When I decided to write about instruments, I knew that Twilight Princess might give me some trouble. Though “musical instrument” would not be the phrase I would use, there are multiple ways to make some sort of music in the game, so I suppose it deserves some recognition. The first one you’re introduced to is a piece of grass. Awesome, right? Pieces of grass that can call your horse or even birds are scattered throughout Hyrule, and while they come in handy, they aren’t exactly the coolest way to play music. I think the idea that your pulling grass out of the ground to call your horse companion adds to the earthy, almost Western vibe of Twilight Princess, so there is some thematic merit there. Later in the game, you receive the horse call, which is again convenient, but still pretty boring as an item. But the main method of playing music is Link howling at the moon in his wolf form. Howling off key, in fact. This was so annoying in-game! I love the fact that the wolf howls, that’s awesome, and I love the sword skills you would receive from it, but you cannot justify it being off key! It’s just wrong, and it hurts my ears. So musically, this “instrument” bothers me, but conceptually and practically, it is my favorite thing that Wolf Link does.

character-link-fluteNext on our list is an under-appreciated game, musically. Spirit Tracks has a gorgeous soundtrack, heavy with woodwinds and taking inspiration from many other cultures to form exciting music. So what better instrument than the pan flute? It really did fit the game’s style perfectly, and made full use of the DS’s microphone feature. The roster of songs that Link can play anywhere he wishes is full of catchy, short melodies that are sometimes only two notes a piece. But in making them so short, they were not only easy to remember, but also easy to get trapped in your head. The things that bothered most people about the Spirit Flute were the scenes in which you learned the longer songs with the Lokomo of each realm. And although I both love the songs and the instrument, even I have to admit that those pieces can be wildly frustrating! Overall, I do believe that this instrument is very good in more ways than one, but certainly frustrating at times.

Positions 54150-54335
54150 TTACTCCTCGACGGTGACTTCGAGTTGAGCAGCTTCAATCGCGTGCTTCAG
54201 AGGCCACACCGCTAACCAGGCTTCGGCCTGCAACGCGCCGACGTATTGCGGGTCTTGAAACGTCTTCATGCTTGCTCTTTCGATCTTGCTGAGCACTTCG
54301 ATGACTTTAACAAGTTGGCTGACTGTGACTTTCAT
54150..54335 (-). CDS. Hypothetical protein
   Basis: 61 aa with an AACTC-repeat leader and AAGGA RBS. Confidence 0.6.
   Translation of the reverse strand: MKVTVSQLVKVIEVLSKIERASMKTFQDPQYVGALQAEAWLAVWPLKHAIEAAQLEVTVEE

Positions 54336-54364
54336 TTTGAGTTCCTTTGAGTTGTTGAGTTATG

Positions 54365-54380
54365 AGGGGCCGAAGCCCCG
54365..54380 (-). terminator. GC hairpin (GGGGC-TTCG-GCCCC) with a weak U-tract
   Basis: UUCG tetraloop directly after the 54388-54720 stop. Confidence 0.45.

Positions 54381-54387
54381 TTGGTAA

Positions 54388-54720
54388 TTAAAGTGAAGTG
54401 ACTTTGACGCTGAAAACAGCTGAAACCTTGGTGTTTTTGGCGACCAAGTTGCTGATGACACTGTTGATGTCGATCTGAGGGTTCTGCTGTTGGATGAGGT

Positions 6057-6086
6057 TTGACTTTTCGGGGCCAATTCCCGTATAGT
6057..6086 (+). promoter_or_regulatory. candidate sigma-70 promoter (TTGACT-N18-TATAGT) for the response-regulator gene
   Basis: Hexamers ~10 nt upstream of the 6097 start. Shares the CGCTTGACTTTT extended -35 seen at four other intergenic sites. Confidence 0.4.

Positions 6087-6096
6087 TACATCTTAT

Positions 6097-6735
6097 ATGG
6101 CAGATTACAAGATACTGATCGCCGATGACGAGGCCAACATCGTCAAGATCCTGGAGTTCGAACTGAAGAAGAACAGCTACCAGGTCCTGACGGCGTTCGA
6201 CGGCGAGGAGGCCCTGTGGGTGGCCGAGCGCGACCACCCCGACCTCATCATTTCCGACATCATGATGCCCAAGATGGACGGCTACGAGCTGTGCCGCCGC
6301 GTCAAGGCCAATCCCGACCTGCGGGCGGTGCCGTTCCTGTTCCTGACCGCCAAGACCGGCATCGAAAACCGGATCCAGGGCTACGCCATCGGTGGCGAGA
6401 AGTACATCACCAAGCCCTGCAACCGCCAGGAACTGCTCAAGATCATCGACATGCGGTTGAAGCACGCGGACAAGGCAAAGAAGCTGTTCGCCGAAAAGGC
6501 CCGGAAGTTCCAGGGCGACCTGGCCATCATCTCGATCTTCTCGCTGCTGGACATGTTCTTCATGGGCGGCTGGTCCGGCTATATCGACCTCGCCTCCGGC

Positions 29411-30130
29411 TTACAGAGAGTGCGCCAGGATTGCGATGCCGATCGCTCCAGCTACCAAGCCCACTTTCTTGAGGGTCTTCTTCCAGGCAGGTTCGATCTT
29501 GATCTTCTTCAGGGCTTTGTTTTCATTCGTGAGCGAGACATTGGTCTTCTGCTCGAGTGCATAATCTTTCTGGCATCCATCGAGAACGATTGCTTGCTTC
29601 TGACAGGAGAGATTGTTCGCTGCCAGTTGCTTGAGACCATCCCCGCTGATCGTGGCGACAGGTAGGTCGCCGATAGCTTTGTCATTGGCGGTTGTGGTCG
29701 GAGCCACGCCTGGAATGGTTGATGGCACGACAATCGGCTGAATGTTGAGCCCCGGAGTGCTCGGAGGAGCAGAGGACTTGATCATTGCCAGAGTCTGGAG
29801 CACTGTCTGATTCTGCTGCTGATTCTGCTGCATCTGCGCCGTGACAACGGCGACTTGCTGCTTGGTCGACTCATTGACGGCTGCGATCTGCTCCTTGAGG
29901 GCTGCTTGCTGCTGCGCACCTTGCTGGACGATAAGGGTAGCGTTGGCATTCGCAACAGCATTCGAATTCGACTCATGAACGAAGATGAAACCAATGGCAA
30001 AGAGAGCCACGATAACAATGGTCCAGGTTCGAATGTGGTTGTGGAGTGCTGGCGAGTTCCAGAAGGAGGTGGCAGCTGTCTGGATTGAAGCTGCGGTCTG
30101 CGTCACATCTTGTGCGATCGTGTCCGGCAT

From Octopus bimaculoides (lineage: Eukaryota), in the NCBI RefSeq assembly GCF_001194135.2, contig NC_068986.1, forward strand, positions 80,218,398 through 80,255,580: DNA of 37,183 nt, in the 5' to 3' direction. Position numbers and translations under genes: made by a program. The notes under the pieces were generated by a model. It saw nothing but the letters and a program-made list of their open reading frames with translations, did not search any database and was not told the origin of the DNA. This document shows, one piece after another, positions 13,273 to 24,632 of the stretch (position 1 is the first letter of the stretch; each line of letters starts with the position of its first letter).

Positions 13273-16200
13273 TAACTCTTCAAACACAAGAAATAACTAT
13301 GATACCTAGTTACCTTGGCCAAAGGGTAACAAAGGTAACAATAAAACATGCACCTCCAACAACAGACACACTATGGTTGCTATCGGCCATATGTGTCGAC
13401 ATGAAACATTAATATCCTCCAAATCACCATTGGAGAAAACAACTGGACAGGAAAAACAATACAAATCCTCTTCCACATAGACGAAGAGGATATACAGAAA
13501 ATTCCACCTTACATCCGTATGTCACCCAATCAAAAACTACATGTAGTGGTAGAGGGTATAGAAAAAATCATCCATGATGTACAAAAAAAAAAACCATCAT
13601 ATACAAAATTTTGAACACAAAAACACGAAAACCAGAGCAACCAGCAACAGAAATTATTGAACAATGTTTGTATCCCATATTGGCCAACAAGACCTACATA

Lastly, we arrive at the newest game in the Zelda series, which isn’t really so new anymore. Skyward Sword features the Goddess’ Harp, which becomes a very important piece of the plot later in the game. It is, for the most part, only used to open the Silent Realms, which I found to be the least enjoyable pieces of the game. Not to mention, Fi’s nonsensical singing didn’t make me enjoy it much more. Playing the harp was not ever by choice, but rather out of necessity to advance in the game. The actual playing of the harp was a rhythmical swinging of the hand, which was certainly not fantastically exciting, but was probably the easiest way to mimic playing a harp. But let’s step back from these negatives for a moment and look at it from a more positive light, shall we? To really appreciate this item, it is necessary to first note the strong relationship between Link and Zelda in this game specifically. Skyward Sword shows an unbreakable bond between the characters that no other game truly exhibits. In fact, I would say that is my absolute favorite part off the game, and seeing that the Goddess’ Harp is an item that belongs to Zelda, this Harp must mean a lot to Link. This doesn’t so much justify the items purpose, or the poor mechanic of “playing” it, but it does give some all-important personal background to an item that would otherwise be like anything else. It is tantamount to the Ocarina from Ocarina of Time, but in Skyward Sword, Link’s relationship with Zelda is so much stronger. I can’thelp but love the Goddess’ Harp for that reason alone, but then I enter the Silent Realm, and I get angry again! As you can probably tell, I have very mixed emotions when it comes to this item, but in the end I believe that plot importance trumps use for this specific instrument, as it is only used a handful of times.


Well that’s all we’ve got this week! Don’t forget to put your ideas for next week, as well as any questions you may have for me, in the comment section below. As always, thanks for reading!